By Marla Durben Hirsch , contributing writer
Providers continue to be confused as to how to dispose of their trash without running afoul of HIPAA. But the stakes are now higher – because it’s often the provider’s trash collector that’s exposing the patient data that’s in the garbage.
The Department of Health and Human Services’ Office for Civil Rights, (OCR) which enforces HIPAA’s privacy and security rules, has published guidance on proper disposal methods. While HIPAA doesn’t require particular processes, OCR suggests several, such as shredding, burning, pulping or pulverizing the records so that patient protected health information (PHI) is unreadable and cannot be reconstructed. Records treated this way are considered “secure”; a breach of them doesn’t even have to be reported.
However, many providers still don’t realize that they need to take this step as part of disposal. A number of them, including CVS, Rite Aid and Cornell Prescription Pharmacy have settled alleged HIPAA violations after disposing of unsecured records and other materials containing PHI in unlocked publicly accessible dumpsters. State attorneys general have also fined providers, even solo practitioners, for faulty trash disposal.
And it gets worse, since many providers have turned to outside vendors to dispose of their trash, and the vendors are making mistakes and exposing the PHI, violating HIPAA. The provider is ultimately liable even though it has entrusted the vendor to perform the disposal.
A simple Google search reveals a multitude of these incidents.
For example, the disposal company hired by physician owned Radiology Regional Center, with several facilities in Florida, exposed patient PHI in December 2015 when the back of the truck transporting the records to an incinerator opened, spilling the contents all over the road. While the Center spent considerable time combing the area and retrieving the records, it still had to notify 483,663 patients about the breach. The incident triggered a lawsuit in 2016 from several patients who claim, among other things, that the doctors were unaware of their obligations regarding proper trash disposal and admitted ignorance regarding it. That lawsuit is still pending.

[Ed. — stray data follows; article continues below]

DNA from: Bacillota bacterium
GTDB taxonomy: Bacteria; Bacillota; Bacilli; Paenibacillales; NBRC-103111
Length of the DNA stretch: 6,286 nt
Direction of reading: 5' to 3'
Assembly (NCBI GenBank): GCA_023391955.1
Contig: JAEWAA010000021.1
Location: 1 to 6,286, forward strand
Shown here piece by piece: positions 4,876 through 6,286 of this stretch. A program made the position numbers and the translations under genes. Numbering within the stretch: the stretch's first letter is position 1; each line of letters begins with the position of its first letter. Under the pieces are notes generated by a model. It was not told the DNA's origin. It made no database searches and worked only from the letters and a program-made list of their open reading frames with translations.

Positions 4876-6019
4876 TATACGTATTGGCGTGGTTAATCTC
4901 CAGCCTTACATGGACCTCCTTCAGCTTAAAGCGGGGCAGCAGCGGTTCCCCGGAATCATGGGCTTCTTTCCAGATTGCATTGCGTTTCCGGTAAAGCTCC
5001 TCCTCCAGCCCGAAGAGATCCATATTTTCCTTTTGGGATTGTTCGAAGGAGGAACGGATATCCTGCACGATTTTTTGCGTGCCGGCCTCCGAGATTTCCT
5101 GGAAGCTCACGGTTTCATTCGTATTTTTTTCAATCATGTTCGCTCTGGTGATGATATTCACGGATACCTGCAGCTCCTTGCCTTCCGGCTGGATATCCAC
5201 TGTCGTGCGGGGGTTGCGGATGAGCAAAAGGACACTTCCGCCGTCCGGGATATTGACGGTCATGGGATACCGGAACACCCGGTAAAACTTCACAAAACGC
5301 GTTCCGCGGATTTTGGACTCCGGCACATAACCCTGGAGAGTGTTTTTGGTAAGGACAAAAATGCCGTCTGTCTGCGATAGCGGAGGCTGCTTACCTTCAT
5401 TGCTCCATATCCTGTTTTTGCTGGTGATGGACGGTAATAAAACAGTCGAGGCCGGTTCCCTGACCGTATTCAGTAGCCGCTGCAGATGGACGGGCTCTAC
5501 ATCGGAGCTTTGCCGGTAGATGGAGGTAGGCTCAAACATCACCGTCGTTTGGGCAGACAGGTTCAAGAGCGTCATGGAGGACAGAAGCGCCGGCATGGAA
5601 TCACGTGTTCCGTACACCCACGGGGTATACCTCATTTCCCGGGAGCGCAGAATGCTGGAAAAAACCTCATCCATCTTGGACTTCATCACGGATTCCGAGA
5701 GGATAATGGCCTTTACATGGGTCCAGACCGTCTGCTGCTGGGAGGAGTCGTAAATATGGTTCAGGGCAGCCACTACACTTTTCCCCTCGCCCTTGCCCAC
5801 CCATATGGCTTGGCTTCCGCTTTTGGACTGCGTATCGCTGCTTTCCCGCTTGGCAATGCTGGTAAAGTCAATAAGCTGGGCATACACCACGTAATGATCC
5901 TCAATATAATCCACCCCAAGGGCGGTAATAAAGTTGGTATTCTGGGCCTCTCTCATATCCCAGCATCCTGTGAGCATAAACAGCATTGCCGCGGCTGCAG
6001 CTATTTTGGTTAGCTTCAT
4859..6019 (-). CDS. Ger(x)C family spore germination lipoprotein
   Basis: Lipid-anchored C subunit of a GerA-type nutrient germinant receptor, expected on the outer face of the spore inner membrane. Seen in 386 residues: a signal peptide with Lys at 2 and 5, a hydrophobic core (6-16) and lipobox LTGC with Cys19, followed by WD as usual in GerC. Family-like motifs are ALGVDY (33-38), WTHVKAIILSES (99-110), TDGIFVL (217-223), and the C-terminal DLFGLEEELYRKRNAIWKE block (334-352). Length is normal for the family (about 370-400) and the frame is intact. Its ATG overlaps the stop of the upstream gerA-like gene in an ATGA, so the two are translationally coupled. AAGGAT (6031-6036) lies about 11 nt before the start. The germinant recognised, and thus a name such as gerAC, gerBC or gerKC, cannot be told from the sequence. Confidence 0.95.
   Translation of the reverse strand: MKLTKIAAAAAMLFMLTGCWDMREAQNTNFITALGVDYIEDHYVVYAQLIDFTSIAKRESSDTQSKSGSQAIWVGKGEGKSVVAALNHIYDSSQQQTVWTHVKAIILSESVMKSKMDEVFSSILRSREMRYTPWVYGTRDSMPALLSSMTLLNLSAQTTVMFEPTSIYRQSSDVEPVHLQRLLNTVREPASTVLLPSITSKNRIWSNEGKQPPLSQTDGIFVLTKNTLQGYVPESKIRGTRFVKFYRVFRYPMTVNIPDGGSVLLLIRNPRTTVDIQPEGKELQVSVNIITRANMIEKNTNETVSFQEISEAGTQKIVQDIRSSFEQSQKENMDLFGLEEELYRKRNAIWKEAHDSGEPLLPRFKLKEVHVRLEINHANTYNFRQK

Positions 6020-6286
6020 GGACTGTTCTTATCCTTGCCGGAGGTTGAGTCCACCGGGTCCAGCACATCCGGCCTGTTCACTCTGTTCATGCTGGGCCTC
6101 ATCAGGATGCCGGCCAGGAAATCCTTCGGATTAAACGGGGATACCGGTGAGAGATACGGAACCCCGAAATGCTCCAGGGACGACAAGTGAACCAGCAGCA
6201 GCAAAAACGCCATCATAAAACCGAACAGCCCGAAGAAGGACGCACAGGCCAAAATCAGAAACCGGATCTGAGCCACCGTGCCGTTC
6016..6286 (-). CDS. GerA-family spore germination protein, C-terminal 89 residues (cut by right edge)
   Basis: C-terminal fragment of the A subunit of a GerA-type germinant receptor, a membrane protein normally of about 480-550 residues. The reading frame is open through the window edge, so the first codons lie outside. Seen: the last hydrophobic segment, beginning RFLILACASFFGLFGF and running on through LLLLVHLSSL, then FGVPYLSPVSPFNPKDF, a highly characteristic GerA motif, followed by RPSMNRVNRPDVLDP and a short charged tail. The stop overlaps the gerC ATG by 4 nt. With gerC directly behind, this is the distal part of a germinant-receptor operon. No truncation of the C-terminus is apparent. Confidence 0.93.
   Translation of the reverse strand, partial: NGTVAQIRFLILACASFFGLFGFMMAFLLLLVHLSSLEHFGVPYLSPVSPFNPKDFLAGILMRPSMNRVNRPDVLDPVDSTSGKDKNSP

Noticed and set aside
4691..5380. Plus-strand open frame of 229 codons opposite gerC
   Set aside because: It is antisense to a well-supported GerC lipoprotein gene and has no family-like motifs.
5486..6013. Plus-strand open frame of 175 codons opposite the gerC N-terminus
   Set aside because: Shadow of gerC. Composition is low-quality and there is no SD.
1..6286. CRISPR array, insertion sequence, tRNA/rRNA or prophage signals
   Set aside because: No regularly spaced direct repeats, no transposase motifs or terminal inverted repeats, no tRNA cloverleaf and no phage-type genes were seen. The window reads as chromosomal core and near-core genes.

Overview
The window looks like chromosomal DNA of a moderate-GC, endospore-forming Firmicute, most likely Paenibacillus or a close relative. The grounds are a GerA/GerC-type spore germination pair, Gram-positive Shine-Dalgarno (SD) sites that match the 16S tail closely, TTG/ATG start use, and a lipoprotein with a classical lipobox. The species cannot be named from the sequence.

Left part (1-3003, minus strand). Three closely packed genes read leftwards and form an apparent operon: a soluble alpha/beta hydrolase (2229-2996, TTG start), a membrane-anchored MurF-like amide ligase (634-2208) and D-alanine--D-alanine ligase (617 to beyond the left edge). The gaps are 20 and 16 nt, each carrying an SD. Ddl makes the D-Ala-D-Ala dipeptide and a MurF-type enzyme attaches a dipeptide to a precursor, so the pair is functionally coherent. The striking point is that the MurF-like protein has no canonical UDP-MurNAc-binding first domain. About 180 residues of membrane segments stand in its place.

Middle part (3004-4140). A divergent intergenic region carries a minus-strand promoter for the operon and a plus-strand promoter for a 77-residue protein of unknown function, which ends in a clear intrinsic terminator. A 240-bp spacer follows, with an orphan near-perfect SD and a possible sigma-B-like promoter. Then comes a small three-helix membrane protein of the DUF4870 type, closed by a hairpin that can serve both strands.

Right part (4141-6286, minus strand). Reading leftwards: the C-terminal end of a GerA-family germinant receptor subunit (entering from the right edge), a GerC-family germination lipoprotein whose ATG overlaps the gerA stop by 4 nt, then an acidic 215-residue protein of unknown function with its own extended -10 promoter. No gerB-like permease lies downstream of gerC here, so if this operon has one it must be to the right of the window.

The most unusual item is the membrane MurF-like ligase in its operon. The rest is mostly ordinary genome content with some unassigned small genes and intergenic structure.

And that may not be all. OCR has for the first time has begun to train its sights on mistakes being made business associates. In 2016 the agency resolved several enforcement actions with providers and business associates for security breaches caused by the business associates. It would not be surprising for OCR to investigate Radiology Regional and other providers whose records have been compromised by their disposal company.
Review all of your business associate agreements with those handling PHI on your behalf to ensure that you are adequately protected in case the business associate exposes patient information. For example, the business associate should pay for the costs of the breach, such as the expense of notifying patients and offering them free credit monitoring. OCR has a model business associate agreement that can help you.
If you delegate trash disposal and destruction to an outside vendor, make sure you know how the vendor will safeguard the information and dispose of it. For instance, look to see if the containers the disposal company is using are sturdy. Ensure that the vendor’s staff is trained in HIPAA compliance.
Be proactive to the extent possible regarding your trash. Consider having the trash incinerated on site so it doesn’t have to be transported. Make the trash unreadable yourself before giving it to the vendor to cart away, say by shredding it or obliterating PHI with a marker. Had Radiology Regional Center taken some of those steps, it may not have been in the hot spot it is today.